The GCSE celebrants left in taxis about 9.30 and I began Operation Clear-up which lasted about the same time as the visit, ie. 2 hours, opening windows to get rid of the particular and clingy smell that is the combination of testosterone, beer and deodorant, before finally falling into bed shortly before midnight. Only to be woken at 2am by a collection of voices and laughter and tugging sounds at the back door. I stomped downstairs and let in what seemed like about 20 boys but was in fact upon a head count 7, drunk but all capable of speech, normal movement and good manners and no one looking like they might be sick. So I set about finding sleeping space and bedding for them as they moved from room to room deciding who was sleeping where and with whom, climbing in and out of the various bedding options on offer like large, tipsy puppies, their loud young men voices filling the air with the same jokes and insults about each other’s physical attributes and sexual orientation they have been making for the past 5 years. They were still jubilant, but tired and so asleep within the hour, not a problem if you are a 16 year old facing a long lie-in. I on the other am some considerable distance from my youth and not so blessed. At work by 9, I spent the day drinking strong coffee and avoiding looking in any mirrors in case I caught sight of the bags under my eyes.  And of course telling everyone I spoke to how proud I am of my son and his GCSE results.

Sunday, I’m In the car with my son on the way to the tip – 10 more bags of garden rubbish, another back breaking but eminently satisfying afternoon in the garden watched calmly by two stretched out cats and a sleepy dog – and he’s on the phone. ‘ Hey, you’re fraping me, I know you’re fraping me, get off now I’m coming round! ‘. Turns out Fraping means facebook raping, ie. he has left his facebook open at his friend’s house and K is now happily updating DS’s status with a series of what I imagine are typically incriminating and disgusting messages. Teenage boys are many things good and bad, and one of those things is definitely disgusting, a conclusion arrived at after years of close proximity with said creatures and recently captured so well by telly drama, The Inbetweeners. I watched both series with my son, avoiding any eye contact during scenes of a sexual nature, in particular those involving frantic teenage masturbation and we both laughed a lot. They really got it right, the awkwardness, cruelty and pain of adolescence mixed in with some truly, stomach churningly disgusting behaviour and the odd dollop of sweetness.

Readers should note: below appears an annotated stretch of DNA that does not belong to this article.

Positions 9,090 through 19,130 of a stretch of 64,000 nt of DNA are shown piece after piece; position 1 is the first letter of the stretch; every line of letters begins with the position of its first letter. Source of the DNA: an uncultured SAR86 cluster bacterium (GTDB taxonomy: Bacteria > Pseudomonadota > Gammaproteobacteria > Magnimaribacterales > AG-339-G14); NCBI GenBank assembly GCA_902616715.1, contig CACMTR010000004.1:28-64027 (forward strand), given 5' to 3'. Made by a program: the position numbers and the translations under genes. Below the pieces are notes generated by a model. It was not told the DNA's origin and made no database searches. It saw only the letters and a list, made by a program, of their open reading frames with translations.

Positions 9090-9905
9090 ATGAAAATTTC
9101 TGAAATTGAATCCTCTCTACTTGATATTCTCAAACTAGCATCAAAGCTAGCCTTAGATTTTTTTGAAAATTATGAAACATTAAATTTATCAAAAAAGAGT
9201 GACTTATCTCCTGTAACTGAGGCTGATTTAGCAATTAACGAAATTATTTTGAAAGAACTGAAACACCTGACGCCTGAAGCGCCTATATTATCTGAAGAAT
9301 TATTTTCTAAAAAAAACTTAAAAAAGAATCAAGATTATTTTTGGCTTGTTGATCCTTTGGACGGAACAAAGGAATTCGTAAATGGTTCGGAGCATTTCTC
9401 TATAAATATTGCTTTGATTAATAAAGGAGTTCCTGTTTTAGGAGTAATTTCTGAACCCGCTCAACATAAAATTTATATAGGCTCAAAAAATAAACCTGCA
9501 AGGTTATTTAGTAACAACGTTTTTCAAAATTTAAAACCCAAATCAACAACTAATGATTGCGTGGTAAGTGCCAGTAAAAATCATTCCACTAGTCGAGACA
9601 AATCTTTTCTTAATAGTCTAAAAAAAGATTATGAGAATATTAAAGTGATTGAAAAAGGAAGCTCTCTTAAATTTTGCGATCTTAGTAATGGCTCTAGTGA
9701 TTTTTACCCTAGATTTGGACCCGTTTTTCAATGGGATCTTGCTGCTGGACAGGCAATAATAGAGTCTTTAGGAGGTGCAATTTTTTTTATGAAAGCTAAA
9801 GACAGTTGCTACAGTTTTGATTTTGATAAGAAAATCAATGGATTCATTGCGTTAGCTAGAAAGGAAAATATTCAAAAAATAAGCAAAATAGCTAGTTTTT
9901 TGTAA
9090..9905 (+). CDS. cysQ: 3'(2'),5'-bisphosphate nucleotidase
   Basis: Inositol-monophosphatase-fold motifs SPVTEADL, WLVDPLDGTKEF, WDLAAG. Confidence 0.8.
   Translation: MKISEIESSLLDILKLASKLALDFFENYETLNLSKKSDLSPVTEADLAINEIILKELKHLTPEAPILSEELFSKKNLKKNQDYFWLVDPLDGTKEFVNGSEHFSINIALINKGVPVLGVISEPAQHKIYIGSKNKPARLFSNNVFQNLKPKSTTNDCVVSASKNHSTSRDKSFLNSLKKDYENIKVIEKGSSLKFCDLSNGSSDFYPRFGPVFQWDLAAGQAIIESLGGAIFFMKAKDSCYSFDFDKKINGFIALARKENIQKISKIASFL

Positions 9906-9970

In case you didn’t know The Inbetweeners movie has just come out and both my teens and most of their mates have already been to see it – unlike my good self who is reluctant to drop 20 quid plus in Vue on nearly 2 hours of four drunk 18 year old lads on holiday in Malia even if it is funny – and it’s a hit. When DS and his mates returned from watching it he said ‘ It’s so funny, seriously funny. ..but I couldn’t watch it with you…’ Why not?  I enquired, we had after all watched 2 series together. ‘ Oh you know, it would just be really embarrassing being at the cinema with your mum watching it…’ ‘ Because of all the w…ing and stuff you mean? ‘, asked his friend J – nervous laughter and much looking at feet from everyone present apart from me. ‘ I don’t need to see it ‘ I say, “ I can just watch you lot. Well, some bits, others I hope I never see. Goodnight, be quiet and don’t make a mess ‘, and I leave my own gang of Inbetweeners to it.